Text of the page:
Recent studies are focus on the new treatments for hypoxicischemic encephalopathy (HIE) and long-term outcomes in later childhood and adolescence in children with a history on HIE

Article information

Clin Exp Pediatr. 2021;64(12):628-629
Publication date (electronic) : 2021 September 30
doi :
Department of Pediatrics, Soonchunhyang University Seoul Hospital, Seoul, Korea
Corresponding author: Eun Sook Suh, MD, PhD. Department of Pediatrics, Soonchunhyang Seoul Hospital 59 Daesagwan-ro, Yongsan-gu, Seoul 04401, Korea Email:
Received 2021 June 14; Revised 2021 July 13; Accepted 2021 July 29.

Key message

Neonatal encephalopathy is the most important reason for morbidity and mortality. The early detection of neonate with high risk for hypoxic ischemic encephalopathy (HIE) and treatment are important for prevent long term complication. Hypothermia is currently standard treatment option for HIE. Several clinical studies have been performed due to improve the long term outcome. New therapeutic options including xenon, allopurinol, erythropoietin, topiramate will help to reduce neuropsychiatric disability.

Neonatal encephalopathy is the most important reason for morbidity and mortality. The early detection of neonate with high risk for hypoxic-ischemic encephalopathy (HIE) and treatment are important for preventing long-term complication. Hypothermia is currently standard treatment option for HIE. Several clinical studies have been performed due to improve the long-term outcome. New therapeutic options including xenon, allopurinol, erythropoietin (Epo), topiramate will help to reduce neuropsychiatric disability.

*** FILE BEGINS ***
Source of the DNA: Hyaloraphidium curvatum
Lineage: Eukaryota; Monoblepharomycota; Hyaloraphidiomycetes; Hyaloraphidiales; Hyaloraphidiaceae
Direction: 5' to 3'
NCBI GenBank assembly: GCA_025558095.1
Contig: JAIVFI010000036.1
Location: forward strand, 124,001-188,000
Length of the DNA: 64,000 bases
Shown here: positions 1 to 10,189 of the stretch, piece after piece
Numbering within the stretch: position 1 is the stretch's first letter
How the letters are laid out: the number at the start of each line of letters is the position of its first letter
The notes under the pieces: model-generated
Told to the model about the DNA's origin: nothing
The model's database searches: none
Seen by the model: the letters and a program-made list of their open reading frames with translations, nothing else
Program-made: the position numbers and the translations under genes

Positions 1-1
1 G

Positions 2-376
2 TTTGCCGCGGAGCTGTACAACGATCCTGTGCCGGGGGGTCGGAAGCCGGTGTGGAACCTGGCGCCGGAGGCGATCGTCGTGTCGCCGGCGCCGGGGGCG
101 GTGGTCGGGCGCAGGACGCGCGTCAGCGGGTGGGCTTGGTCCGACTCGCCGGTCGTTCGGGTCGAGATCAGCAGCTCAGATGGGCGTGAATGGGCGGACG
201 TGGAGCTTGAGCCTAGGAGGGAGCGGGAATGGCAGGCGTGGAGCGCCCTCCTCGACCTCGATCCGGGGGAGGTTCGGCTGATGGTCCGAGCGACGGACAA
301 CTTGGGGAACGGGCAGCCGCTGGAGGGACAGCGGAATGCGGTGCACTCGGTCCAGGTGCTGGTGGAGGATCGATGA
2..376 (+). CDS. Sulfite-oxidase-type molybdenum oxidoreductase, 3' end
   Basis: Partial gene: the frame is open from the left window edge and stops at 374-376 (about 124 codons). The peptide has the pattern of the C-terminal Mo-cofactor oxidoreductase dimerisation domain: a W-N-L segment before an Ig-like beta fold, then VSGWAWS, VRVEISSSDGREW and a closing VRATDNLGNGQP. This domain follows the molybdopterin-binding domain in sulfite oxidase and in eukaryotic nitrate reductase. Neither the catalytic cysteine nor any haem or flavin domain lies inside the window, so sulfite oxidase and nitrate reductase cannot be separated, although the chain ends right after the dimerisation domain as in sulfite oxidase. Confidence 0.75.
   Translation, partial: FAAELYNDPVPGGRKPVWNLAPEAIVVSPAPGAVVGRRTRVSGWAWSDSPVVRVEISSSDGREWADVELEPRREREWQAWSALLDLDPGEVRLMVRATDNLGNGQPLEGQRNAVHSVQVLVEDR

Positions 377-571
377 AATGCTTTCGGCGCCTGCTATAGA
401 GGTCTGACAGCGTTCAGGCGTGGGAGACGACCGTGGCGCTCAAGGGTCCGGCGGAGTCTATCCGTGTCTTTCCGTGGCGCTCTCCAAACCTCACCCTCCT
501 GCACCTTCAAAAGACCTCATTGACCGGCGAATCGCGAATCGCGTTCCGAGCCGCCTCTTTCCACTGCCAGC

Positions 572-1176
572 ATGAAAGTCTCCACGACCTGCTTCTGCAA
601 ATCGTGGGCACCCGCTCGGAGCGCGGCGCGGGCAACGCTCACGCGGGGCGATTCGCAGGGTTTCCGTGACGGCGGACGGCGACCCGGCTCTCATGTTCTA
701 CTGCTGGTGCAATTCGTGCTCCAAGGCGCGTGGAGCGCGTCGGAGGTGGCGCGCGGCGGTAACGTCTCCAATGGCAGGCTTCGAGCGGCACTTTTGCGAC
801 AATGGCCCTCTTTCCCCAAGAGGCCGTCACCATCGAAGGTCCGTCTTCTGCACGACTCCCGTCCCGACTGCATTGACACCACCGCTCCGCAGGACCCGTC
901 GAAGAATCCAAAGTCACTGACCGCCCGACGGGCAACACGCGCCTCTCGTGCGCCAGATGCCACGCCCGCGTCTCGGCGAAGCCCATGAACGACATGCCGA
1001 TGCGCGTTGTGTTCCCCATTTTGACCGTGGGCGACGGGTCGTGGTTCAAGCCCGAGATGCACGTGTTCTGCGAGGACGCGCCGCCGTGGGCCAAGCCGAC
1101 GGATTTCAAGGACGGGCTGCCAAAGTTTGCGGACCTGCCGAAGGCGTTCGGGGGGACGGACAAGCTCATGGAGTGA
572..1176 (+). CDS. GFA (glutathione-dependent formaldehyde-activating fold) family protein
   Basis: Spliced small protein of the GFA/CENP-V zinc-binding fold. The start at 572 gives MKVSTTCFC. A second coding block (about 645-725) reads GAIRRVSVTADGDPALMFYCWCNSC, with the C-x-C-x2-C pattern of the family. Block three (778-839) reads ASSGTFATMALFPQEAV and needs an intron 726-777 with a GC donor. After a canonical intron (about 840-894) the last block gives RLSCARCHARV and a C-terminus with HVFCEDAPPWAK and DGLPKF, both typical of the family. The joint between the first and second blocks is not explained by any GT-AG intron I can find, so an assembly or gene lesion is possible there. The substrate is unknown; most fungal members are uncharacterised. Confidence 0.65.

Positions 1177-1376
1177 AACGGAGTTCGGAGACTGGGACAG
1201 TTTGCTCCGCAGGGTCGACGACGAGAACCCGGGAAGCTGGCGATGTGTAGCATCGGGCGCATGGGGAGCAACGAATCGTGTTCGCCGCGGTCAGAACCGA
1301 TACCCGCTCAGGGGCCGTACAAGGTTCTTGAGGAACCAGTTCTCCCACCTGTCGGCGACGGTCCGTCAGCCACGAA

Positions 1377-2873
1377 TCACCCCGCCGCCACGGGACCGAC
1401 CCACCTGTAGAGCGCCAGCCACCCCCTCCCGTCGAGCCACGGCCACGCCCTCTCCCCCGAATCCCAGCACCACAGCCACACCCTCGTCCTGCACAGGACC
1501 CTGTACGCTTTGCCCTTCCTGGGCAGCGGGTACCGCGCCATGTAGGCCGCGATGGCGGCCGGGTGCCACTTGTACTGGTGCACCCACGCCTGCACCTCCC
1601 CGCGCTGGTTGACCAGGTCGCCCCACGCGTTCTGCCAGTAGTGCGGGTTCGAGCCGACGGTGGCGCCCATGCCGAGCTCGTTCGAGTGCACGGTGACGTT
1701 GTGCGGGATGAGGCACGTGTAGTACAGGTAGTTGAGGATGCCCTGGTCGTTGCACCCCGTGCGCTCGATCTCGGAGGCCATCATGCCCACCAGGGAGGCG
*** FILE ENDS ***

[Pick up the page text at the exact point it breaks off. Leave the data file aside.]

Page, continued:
Neonatal encephalopathy, a clinically defined syndrome of abnormal neurologic function during infancy, manifests as a decreased level of consciousness or seizures and decreased motor tone in term-born and late preterm newborns [1,2]. The most common cause of neonatal encephalopathy is HIE, impaired cerebral function sustained as a result of perinatal asphyxia [1,3]. The incidence of HIE is about 8 per 1,000 live births worldwide [4]. Despite advances in neonatal care, HIE leads to serious neurologic problems, including cerebral palsy, epilepsy, and cognitive impairment. Although studies have investigated neurocognitive test results of patients before 3 years of age who were treated for HIE, few have examined data in late childhood and adolescence. Patients with normal neurodevelopmental outcomes at 36 months after HIE treatment are not immune to cognitive and behavioral problems in the school-age years because some neuropsychiatric development continues during the prepubertal period [4,5]. Therapeutic hypothermia for nearterm infants with moderate to severe HIE reduces mortality or neuropsychiatric disability at 18–24 months of age [6].

The review of Lee and Glass [4] described the results of previous studies of long-term cognitive outcomes from late childhood and school age, including neurodevelopmental outcomes before therapeutic hypothermia therapy and 2 randomized clinical trial outcomes after therapeutic hypothermia for HIE. They also reviewed clinical studies on neurodevelopmental outcomes after the administration of neuroprotective agents in combination with therapeutic hypothermia.